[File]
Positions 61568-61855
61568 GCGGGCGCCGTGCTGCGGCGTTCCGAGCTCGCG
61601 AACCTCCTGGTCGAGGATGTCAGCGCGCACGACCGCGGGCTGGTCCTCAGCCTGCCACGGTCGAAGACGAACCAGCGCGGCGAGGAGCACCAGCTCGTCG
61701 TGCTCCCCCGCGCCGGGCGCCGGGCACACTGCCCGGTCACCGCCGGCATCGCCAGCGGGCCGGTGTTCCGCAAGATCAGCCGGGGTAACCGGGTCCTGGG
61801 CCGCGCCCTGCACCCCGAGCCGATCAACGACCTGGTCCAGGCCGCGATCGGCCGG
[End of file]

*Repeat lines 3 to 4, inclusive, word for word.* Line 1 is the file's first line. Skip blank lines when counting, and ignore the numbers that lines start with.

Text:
61601 AACCTCCTGGTCGAGGATGTCAGCGCGCACGACCGCGGGCTGGTCCTCAGCCTGCCACGGTCGAAGACGAACCAGCGCGGCGAGGAGCACCAGCTCGTCG
61701 TGCTCCCCCGCGCCGGGCGCCGGGCACACTGCCCGGTCACCGCCGGCATCGCCAGCGGGCCGGTGTTCCGCAAGATCAGCCGGGGTAACCGGGTCCTGGG